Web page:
"But we don't think it's time to repave, unless we find out something different after we evaluate it this week. We've got engineers all over this. You know how many people are waiting in line to get out there and see that in the morning."
       Greg Biffle, who finished third Sunday, took a different tack about this 2.5-mile oval, figuring the track will indeed have to be repaved and not just repaired: "It's unfortunate they're going to pave this racetrack because the grip level is about perfect.
    "You can't go around this thing wide-open like you can Talladega. You got to come off the gas a little bit, then get back on the gas.
     "It is rough from the bumps."
    In fact it is probably the bumps in the corners that led to the pounding that created the pothole.
    Nevertheless Biffle insisted "the cars race around here really good. It's going to be completely different when they pave it...so the rules package will probably change again, because the speed will be much, much higher."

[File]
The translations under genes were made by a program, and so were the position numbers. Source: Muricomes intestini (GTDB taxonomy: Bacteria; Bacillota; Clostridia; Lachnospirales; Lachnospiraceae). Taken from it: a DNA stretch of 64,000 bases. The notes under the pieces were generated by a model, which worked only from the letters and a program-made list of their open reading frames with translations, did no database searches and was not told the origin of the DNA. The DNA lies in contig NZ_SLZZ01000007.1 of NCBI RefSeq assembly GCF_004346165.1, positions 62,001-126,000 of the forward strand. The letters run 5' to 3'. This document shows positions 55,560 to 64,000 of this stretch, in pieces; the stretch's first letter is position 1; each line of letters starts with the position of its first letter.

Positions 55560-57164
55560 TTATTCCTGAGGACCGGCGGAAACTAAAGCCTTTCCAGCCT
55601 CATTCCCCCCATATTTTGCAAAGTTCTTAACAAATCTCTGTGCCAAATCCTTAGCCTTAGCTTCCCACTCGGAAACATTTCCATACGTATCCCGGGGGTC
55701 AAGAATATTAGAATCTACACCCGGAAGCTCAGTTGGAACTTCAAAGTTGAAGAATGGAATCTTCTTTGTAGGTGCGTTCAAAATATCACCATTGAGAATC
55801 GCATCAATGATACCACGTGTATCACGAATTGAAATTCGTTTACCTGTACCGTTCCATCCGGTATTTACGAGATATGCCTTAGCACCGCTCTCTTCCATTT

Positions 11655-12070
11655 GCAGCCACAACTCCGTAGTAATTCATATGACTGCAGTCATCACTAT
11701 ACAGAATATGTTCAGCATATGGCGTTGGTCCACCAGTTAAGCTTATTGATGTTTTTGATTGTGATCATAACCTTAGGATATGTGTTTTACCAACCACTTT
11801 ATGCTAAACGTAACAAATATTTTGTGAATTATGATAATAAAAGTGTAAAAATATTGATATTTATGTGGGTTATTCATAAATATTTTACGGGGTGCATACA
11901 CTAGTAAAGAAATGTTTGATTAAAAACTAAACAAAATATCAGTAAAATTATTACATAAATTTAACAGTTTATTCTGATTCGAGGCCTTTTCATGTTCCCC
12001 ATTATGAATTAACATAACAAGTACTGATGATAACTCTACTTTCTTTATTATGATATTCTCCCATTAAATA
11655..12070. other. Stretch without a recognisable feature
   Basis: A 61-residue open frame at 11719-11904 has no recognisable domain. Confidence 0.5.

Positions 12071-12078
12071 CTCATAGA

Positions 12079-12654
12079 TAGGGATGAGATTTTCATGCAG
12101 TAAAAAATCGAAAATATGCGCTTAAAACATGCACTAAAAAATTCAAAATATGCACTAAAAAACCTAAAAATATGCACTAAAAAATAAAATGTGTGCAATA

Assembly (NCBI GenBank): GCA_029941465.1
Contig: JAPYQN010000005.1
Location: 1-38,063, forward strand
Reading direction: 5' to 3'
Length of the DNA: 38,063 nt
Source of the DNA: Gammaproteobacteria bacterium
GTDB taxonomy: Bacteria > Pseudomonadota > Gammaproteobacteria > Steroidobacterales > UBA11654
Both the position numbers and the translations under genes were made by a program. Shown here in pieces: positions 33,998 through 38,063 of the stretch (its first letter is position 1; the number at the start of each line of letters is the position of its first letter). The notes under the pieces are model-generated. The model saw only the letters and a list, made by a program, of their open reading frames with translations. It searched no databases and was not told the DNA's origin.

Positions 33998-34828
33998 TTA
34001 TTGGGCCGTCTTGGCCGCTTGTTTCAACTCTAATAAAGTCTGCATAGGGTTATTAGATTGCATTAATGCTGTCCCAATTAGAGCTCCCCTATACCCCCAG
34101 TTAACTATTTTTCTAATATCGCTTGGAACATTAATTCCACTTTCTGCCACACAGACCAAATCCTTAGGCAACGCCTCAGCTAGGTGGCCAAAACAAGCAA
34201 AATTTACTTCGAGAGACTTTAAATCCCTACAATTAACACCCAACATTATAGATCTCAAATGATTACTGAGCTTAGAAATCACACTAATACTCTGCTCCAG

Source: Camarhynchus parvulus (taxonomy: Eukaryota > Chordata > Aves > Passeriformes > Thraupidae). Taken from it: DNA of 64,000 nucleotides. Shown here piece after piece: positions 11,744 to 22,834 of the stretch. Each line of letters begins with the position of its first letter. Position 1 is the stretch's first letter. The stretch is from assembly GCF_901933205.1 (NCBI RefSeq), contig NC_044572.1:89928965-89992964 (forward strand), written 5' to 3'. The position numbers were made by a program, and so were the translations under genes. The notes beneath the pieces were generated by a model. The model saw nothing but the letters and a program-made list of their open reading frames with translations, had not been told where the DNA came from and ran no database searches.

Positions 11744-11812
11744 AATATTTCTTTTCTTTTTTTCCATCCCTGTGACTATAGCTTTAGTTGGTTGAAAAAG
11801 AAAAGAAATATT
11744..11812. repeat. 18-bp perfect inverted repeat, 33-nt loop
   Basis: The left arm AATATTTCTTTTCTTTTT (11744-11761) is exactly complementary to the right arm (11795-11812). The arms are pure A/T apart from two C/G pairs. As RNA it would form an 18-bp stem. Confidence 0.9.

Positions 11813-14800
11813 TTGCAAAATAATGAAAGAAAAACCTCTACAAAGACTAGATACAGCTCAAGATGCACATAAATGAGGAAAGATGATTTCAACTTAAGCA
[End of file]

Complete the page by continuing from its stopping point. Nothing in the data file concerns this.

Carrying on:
For Earnhardt the day's run was certainly better than last year's here, where he missed his pits and then crashed out.
        "I had a hell of a time," Earnhardt said. "When you've got a good car -- one that will make some moves and not wreck --- I wrecked out of the last couple 500s.
    "I wondered what do I have to do to finish one of these things and finish it good? I might have been a little too careful.
    "This time I just let it all hang out. If there was a hole in the middle, I went there."
      Earnhardt was a big surprise at the finish. But he tried to downplay the day, repeated that he wanted to get through California and Las Vegas in the coming weeks before really assessing his chances this season, after such a disappointing 2009.
   And Earnhardt, who lost two Nationwide cars in Saturday's 300, said even second in the Daytona 500 wouldn't dull the financial pain of those losses: "Nothing will dull that unless someone has a $600,000 check they want to give me."
   Nevertheless Earnhardt was clearly relieved to get off to a decent start to the season: "It's great for our team to have a finish good anywhere, no matter what.
    "So I was happy,  I'm happy for the finish.